5.9/10
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4 user

Crashing Thru (1939)

Approved | | Adventure | 11 December 1939 (USA)
Six people are in on a gold robbery. Three of them double-cross the others. Mountie Renfrew has to go after them alone when his partner Kelly is wounded.

Director:

Elmer Clifton

Writers:

Sherman L. Lowe (as Sherman Lowe), Laurie York Erskine (novel)
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Cast

Complete credited cast:
James Newill ... Sergeant Renfrew
Warren Hull ... Constable Kelly
Jean Carmen Jean Carmen ... Ann 'Angel' Chambers
Milburn Stone ... Delos Harrington
Walter Byron ... McClusky
Stanley Blystone ... Jim LaMont
Robert Frazer ... Dr. Smith
Joseph W. Girard ... Steamship Captain (as Joseph Girard)
Dave O'Brien ... Fred Chambers
Earl Douglas ... Slant Eye
Ted Adams ... Eskimo Pete
Roy Barcroft ... Green - Henchman
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Storyline

Six people are in on a gold robbery. Three of them double-cross the others. Mountie Renfrew has to go after them alone when his partner Kelly is wounded.

Plot Summary | Add Synopsis

Taglines:

Down the danger trail sweeps a crimson fury... As Renfrew rides again!

Genres:

Adventure

Certificate:

Approved | See all certifications »
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Details

Country:

USA

Language:

English

Release Date:

11 December 1939 (USA) See more »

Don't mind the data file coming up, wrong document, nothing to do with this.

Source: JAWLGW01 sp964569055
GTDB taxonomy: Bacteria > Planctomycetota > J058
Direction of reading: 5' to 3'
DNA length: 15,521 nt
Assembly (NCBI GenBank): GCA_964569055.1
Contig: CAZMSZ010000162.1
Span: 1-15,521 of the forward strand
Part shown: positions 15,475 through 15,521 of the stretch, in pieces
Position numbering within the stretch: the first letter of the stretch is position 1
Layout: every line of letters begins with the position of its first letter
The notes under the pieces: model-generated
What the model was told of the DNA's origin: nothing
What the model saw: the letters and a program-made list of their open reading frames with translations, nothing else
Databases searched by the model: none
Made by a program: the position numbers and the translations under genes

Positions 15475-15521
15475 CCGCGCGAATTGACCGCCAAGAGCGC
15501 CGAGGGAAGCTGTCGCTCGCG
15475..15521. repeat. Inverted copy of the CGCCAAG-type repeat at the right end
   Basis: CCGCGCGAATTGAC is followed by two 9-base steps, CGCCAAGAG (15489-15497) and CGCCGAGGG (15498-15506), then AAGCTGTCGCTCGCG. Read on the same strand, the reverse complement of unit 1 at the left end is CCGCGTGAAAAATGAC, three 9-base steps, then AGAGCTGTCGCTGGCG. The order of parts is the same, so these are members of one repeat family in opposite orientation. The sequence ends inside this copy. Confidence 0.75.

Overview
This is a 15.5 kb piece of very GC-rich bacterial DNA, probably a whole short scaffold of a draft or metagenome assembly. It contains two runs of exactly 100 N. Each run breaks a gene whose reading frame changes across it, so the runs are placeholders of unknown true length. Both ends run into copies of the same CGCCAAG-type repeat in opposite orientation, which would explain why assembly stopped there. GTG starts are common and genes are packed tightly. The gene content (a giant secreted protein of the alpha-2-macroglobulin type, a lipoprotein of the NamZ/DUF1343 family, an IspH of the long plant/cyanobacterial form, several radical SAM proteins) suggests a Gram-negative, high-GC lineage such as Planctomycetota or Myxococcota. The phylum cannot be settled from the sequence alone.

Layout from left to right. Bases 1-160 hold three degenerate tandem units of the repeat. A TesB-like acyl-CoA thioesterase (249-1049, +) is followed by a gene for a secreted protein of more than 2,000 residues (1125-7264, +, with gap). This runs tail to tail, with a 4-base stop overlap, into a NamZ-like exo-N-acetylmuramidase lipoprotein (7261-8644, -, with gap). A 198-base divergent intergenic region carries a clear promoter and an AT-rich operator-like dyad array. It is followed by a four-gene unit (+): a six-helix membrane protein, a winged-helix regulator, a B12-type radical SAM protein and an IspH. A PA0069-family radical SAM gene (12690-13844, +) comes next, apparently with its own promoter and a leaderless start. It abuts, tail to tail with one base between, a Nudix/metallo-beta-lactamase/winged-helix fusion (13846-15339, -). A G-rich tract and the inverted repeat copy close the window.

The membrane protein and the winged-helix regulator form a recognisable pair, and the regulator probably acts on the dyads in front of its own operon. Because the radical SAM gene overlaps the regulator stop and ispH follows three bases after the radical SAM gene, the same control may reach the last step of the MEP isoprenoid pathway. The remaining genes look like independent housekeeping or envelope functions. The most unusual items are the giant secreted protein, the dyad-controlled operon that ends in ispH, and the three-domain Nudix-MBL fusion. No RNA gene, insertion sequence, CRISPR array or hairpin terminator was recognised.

Company Credits

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Technical Specs

Runtime:

Sound Mix:

Mono

Aspect Ratio:

1.37 : 1
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Did You Know?

Connections

Follows Renfrew of the Royal Mounted (1937) See more »

Soundtracks

You're So Easy On The Eyes
Written by Jack Brooks and Jules Lona
Sung by James Newill
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User Reviews

 
More Than Enough Action for Six Cliffhangers!
21 May 2008 | by JohnHowardReidSee all my reviews

This entry, the fourth of eight in the Renfrew series (all starring the personable James Newill as the singing Mountie), marks a stunning return to form for director Elmer Clifton whose spectacular "Down to the Sea in Ships" (1922) rates as one of the highlights of silent movie-making. True, the budget here is not a twentieth as extensive, but nonetheless the script is packed with virtually non-stop action and Clifton handles it masterfully. Our only complaint is that the film moves so fast, there's time for only ten or twelve great close-ups of super-attractive Jean Carmen who has a decent role for once. Mind you, even hero Newill has to share his screen time with partner Warren Hull and a first-rate gallery of villains. But Newill is also indulged with a couple of songs; yet, with his voice, who's complaining?

Another welcome aspect of this entry centers on the humor front. Although there's a fair amount of agreeably friendly, comic by-play between Renfrew and Kelly, there's no tedious "comedy" relief at all like the exasperating Benny Rubin in the third Renfrew entry, "Fighting Mad". As said, this one concentrates on action. There's more than enough for six cliffhangers.


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